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Want to be a local hero?

February 19, 2016
By Joyce Schenk , Westfield Republican

During their early hero-worshiping years, many little boys announce, "I wanna be a fireman when I grow up." And, in today's society, many little girls have the same dream.

Unfortunately, when these kids become adults, few actually go into the demanding, exciting, dangerous, rewarding work of firefighting, especially as volunteers.

In New York State, volunteers staff more than 90 percent of all fire departments. And every year, fewer people are willing to join the ranks of these vital community protectors. In cities, towns and villages where volunteers are the only defense for families and homes, these local heroes are becoming scarce.

My own firefighting story began many years ago when our family of five moved to the Village of Findley Lake.

One day, I was visiting a friend when her next-door neighbor suddenly became ill. I had no idea how to help. I had never bothered to learn first aid.

The local volunteer fire department was called, but the stricken man died on the way to the hospital.

Before long, I took the American Red Cross First Aid course and joined the Findley Lake Fire Department.

My reason was simple: I was needed.

For 18 years, I answered hundreds of rescue calls and responded to dozens of fires. The work was scary and demanding, frustrating and exhausting, yet it was one of the most fulfilling periods of my life.

Being a fire department volunteer means being called out at 3 a.m. on a frosty morning, telling a young mother-to-be, "Just relax. We're here with you and everything is going to be fine," and then helping to deliver a tiny baby girl who couldn't wait for the hospital.

It's helping stranded motorists find shelter at the fire hall at the height of a blizzard. It's gathering food and blankets for the growing crowd. It's having these travelers tell you the next morning, "This is the friendliest town I've ever been in."

It's coming to think of your fellow volunteers as your brothers and sisters. The fire department is that kind of close-knit family.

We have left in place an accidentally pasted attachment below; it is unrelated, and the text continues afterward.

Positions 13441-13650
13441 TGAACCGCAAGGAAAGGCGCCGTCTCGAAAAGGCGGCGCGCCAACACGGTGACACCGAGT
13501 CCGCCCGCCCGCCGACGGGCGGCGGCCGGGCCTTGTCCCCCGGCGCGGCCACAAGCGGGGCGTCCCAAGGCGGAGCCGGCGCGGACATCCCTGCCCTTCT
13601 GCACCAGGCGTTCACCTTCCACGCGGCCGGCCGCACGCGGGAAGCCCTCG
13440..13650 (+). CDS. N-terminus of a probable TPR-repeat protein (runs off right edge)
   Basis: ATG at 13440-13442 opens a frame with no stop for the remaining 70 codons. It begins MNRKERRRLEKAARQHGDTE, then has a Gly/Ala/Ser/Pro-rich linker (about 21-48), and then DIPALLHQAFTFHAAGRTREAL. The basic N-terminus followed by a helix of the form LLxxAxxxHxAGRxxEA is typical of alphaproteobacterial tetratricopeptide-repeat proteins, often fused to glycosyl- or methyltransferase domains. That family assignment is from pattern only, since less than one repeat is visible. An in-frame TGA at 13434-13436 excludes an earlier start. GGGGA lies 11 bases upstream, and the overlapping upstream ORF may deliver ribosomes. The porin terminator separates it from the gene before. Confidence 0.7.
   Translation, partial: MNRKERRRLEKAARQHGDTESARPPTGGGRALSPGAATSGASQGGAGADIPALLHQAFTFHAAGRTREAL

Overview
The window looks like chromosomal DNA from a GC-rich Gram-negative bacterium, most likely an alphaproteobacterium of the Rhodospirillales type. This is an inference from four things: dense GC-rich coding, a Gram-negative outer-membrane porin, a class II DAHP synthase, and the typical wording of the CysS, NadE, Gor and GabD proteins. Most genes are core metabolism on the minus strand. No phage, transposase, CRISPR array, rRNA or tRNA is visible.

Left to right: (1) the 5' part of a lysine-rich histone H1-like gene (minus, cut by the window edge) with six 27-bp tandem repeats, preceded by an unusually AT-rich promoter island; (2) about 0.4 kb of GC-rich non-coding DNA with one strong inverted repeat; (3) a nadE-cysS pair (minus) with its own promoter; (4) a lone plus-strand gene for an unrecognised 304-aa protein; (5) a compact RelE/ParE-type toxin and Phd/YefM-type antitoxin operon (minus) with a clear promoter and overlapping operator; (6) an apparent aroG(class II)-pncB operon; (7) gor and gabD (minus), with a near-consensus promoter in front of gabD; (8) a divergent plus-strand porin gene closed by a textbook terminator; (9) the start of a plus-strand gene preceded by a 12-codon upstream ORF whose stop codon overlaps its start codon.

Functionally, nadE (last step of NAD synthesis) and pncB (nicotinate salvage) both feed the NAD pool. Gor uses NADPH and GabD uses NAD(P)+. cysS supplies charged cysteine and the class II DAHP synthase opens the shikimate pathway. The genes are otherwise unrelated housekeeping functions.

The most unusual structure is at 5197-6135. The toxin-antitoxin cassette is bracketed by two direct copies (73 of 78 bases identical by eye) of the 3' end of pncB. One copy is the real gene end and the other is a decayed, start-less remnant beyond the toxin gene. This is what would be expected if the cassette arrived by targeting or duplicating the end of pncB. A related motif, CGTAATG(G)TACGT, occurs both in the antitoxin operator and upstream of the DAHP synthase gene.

As in every family, there are people who can both irritate and delight you. But, most of all, these are people who understand and respect you as you do them.

Your fellow fire department members are men and women who willingly stand shoulder to shoulder with you in situations that would make casual friends turn and run. One minute you're sitting in the fire hall, arguing about some insignificant problem. The next minute, the siren blows and you're side by side, putting on bunker coats and fire boots.

Soon, soot-smeared and grimy, weighted down by portable breathing packs, you're inching your way into a burning building together. Each of you is depending on the other to get out of this alive.

Without hesitation, you put your safety, your very life into each other's hands. You're as close as soldiers in a battlefront foxhole. It's the kind of friendship only those who have been on the line together can understand.

That's what it is to be a volunteer fire fighter. That and hundreds of other experiences that leave you with a priceless collection of memories of laughter and tears, birth and death, the gratitude of neighbors and the thanks of strangers, and the deep and lasting friendships of some of the finest men and women you'll ever meet.

The next time you hear your local fire siren scream the wordless message that someone needs help, remember that person could be among those you hold dearest. What if no one were there to answer the call?

Join your local volunteer fire department and someday, a little kid perhaps your own son or daughter may just look up to you as one of the local heroes.

With wonder in his or her eyes, he may say, "I wanna be a firefighter just like you when I grow up!"



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